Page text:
Consumer-grade mining is a temporary phenomena. In a few months, the block reward will be dropping in half, and most people with GPUs will no longer be able to operate them profitably for mining. This is because FPGA mining hardware has been shipping in volume.
In addition, if ASIC hardware starts shipping, GPU is completely out of the game and FPGAs will be hard pressed to stay powered on.
GPU mining had a good run for nearly two years, but it is about to be obsoleted.
A company like Google could probably hijack the bitcoin network. However, no matter how much hardware you throw at it, you will never make more than 300 BTC per hour. So it would be unlikely to be economically feasible to throw a giant server farm behind calculating bitcoins.
Perhaps it would become a sensible concern if a country would adopt BTC as their currency and another country would decide to attack that country by destroying their currency.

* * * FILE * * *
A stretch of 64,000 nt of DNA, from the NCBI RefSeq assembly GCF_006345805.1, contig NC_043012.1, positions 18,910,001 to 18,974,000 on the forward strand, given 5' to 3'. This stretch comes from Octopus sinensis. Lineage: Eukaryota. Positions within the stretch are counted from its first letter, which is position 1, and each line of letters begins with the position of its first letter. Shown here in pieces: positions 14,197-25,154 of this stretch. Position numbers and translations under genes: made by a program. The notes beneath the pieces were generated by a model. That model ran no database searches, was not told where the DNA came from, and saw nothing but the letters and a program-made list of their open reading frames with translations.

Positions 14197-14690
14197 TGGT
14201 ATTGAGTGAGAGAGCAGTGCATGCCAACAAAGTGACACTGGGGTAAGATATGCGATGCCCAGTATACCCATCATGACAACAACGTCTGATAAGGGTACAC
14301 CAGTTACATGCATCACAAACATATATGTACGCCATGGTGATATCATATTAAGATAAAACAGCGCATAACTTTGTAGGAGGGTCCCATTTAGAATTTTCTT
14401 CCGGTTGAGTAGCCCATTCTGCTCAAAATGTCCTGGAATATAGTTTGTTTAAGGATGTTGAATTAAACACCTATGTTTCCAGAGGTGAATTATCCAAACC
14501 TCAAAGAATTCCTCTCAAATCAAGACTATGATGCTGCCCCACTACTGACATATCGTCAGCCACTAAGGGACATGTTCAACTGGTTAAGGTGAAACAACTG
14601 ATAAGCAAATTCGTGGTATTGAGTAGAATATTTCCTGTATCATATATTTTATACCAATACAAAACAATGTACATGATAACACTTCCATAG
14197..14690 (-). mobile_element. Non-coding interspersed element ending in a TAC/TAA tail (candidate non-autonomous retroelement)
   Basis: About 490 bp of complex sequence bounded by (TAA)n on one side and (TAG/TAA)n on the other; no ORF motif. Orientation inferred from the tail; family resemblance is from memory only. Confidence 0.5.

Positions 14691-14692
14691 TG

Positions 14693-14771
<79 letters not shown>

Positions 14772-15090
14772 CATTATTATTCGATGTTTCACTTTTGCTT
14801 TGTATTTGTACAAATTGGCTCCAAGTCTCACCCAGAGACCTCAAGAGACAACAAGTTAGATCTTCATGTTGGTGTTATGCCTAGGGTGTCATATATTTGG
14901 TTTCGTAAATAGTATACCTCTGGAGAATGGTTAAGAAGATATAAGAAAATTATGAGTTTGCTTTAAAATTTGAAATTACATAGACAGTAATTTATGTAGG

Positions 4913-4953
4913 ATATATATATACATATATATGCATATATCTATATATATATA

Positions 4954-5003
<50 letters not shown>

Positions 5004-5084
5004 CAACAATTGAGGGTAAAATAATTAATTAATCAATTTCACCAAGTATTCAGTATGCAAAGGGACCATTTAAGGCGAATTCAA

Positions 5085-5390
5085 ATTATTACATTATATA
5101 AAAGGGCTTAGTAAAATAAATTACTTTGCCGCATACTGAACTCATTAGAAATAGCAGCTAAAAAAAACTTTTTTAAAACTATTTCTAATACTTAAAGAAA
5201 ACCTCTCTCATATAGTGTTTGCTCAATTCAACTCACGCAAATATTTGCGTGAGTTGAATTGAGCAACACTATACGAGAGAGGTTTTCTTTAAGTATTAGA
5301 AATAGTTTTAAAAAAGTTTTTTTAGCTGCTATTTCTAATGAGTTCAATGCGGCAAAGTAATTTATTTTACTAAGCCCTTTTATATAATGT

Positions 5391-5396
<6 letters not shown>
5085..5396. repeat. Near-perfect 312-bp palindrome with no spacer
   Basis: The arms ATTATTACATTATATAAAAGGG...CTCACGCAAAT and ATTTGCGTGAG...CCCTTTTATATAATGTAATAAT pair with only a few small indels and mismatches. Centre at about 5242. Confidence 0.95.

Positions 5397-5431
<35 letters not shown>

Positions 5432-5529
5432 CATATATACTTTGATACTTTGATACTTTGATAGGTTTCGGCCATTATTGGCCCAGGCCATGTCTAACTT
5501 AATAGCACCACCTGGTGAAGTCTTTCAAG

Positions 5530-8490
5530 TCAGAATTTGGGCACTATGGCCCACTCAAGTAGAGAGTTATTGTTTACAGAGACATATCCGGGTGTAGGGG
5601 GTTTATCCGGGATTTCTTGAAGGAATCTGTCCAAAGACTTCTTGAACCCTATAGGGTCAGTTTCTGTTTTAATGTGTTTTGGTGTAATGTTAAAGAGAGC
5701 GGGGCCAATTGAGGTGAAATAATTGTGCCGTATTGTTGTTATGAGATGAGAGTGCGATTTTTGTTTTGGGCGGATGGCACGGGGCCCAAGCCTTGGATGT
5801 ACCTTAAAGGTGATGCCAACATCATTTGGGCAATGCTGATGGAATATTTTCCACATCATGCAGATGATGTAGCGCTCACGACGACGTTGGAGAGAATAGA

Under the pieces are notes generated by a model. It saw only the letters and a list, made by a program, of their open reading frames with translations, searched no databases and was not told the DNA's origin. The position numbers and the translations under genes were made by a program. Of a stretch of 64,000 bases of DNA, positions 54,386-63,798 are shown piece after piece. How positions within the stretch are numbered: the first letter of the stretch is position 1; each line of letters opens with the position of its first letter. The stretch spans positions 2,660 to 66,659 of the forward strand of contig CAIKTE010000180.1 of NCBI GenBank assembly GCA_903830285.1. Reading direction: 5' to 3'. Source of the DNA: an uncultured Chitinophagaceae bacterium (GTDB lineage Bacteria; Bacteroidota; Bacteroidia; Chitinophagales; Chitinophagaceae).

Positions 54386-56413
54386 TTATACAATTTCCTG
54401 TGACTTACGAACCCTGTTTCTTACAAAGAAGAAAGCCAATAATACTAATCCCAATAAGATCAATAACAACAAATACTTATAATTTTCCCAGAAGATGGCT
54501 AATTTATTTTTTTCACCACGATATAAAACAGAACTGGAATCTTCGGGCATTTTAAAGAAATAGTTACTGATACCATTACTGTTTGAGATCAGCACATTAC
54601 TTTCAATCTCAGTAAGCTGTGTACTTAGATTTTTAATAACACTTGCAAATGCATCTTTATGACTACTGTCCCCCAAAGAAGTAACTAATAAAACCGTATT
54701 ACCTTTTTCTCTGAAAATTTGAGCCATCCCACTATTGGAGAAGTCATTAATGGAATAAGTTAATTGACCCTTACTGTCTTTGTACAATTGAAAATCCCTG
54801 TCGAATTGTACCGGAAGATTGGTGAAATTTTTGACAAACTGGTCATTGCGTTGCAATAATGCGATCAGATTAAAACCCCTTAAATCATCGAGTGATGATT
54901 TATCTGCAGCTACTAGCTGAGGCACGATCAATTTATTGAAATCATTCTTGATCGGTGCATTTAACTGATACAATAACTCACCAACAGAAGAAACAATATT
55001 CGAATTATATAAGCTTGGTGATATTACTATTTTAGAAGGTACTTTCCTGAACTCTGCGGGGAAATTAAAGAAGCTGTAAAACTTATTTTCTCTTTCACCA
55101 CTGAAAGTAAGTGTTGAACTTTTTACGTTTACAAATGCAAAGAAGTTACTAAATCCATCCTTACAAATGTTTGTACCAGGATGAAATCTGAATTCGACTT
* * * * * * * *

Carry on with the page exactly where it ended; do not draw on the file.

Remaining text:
I think I might be inorrect: if somebody hijacks the bitcoin network, perhaps they could make more money by changing transactions of the past. Not really sure, though. Anyway - that would only destroy the network, not really make them richer.
It amazes me that the initial bitcoin set up was basically a pyramid scheme and this doesn't seem to put anyone off.
Not to mention the fact that all that computing work is wasted doing nothing useful.
I'd much rather see grid computing networks offer signed certificates proving that you did a certain amount of work for them in place of money, but also allow you to swap them for cash.
That way, the computing power did something useful. Sure every grid computing network would be it's own 'central authority', but as long as they all adhere to a common api, I don't think that's a problem.
The computing work secures the block chain. That's the opposite of wasted.
In your computation certificate proposal, would you be able to trade certificates? If so, each grid network would be able to trade counterfeited certs (generate certs for which no work was performed). If not, it isn't a currency. Not to mention that exponential increases in computing power would cause the system to be inflationary, where a goal of bitcoin is to be deflationary.